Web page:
When President Lyndon B. Johnson signed the Nuclear Non-Proliferation Treaty 20 years ago this Friday, he called it "the most important international agreement in the field of disarmament since the nuclear age began."

Since then, 138 countries have signed the treaty, under which they agree not to acquire nuclear weapons or help others to do so.Despite this encouraging progress, enough important nations ignore the pact to make President Johnson's optimistic words ring hollow.

Among the leading holdouts are South Africa, Israel, India, and Pakistan. Each either has or is on its way to developing a nuclear bomb. Likewise, each is one of the world's major trouble spots.

Moreover, at least three nations that have signed the treaty - Libya, Iran, and Iraq - are known to be strongly tempted to violate it.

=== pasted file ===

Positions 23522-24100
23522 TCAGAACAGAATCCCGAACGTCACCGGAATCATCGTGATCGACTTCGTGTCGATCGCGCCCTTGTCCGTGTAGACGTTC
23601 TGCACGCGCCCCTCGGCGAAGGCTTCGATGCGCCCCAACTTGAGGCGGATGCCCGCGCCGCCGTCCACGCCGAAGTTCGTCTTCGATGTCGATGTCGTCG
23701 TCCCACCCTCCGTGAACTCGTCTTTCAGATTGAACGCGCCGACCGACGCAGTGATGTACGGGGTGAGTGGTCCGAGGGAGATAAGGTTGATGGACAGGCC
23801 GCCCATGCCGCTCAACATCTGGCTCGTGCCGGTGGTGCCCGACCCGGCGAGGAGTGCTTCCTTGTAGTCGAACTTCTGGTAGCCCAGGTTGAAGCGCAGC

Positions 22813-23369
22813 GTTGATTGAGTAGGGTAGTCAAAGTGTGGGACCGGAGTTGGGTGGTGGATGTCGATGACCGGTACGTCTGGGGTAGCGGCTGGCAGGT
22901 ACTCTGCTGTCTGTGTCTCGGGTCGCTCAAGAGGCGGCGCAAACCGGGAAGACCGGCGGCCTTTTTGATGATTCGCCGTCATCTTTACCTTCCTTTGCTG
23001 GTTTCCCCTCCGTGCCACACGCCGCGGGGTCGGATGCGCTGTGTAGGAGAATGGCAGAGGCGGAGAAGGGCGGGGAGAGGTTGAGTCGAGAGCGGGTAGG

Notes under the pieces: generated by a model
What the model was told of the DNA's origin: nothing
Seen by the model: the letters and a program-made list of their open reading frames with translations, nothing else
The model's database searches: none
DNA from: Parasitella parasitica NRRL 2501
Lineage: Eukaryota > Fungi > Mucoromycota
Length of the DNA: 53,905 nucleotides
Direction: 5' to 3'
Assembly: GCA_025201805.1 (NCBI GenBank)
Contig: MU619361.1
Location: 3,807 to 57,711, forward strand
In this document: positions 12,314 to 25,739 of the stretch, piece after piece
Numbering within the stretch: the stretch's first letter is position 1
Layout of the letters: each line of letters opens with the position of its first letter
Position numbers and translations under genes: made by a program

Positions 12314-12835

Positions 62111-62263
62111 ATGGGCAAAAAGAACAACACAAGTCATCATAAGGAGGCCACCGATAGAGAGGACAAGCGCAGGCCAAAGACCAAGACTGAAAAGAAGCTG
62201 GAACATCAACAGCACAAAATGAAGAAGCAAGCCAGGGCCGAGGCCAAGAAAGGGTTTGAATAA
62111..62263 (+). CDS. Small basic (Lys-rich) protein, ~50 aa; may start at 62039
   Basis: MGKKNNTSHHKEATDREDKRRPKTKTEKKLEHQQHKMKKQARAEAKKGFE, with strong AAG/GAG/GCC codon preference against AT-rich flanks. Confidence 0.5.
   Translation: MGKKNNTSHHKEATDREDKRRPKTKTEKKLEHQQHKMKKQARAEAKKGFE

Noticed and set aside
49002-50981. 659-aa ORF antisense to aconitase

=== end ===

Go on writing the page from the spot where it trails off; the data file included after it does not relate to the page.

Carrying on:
That wouldn't be hard to do. Despite its tough language, the non-proliferation treaty contains some large loopholes. Though it might submit to inspection by the International Atomic Energy Agency as required by the treaty, a signatory nation could still stockpile plutonium and develop the capability to make a bomb. In fact, Libya, Iran, and Iraq are widely suspected of having signed the treaty just to make it easier for them to buy nuclear equipment abroad.

Still other signatories have shown few qualms about supplying non-nuclear nations with sensitive equipment that could be used to build nuclear weapons.

Once a nation acquires nuclear weapons, it can either ignore the treaty with impunity or merely serve the required three-months' notice that it is pulling out of the non-proliferation pact.

Though the holdouts are becoming more isolated and more conspicuous, the pact cannot be considered a success until they are persuaded or prodded into making non-proliferation pledges. Even then, the treaty's loopholes will have to be closed before the world can rest as easily as it would like to.